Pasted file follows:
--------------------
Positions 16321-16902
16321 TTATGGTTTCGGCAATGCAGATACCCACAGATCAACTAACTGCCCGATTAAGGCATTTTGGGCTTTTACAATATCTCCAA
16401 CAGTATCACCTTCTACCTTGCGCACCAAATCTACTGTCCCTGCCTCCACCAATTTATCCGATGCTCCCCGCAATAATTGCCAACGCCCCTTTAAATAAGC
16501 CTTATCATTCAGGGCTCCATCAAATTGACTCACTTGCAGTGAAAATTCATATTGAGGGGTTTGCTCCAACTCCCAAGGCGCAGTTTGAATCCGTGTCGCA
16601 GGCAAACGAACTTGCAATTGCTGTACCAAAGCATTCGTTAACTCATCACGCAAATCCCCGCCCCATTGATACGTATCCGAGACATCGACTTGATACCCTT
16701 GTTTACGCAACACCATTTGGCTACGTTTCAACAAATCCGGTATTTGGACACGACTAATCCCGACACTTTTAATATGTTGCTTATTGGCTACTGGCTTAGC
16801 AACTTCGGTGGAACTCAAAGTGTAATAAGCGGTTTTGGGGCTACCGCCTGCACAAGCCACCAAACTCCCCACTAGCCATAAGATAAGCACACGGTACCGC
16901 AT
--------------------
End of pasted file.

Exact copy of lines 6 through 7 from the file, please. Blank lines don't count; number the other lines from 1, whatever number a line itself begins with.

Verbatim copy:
16701 GTTTACGCAACACCATTTGGCTACGTTTCAACAAATCCGGTATTTGGACACGACTAATCCCGACACTTTTAATATGTTGCTTATTGGCTACTGGCTTAGC
16801 AACTTCGGTGGAACTCAAAGTGTAATAAGCGGTTTTGGGGCTACCGCCTGCACAAGCCACCAAACTCCCCACTAGCCATAAGATAAGCACACGGTACCGC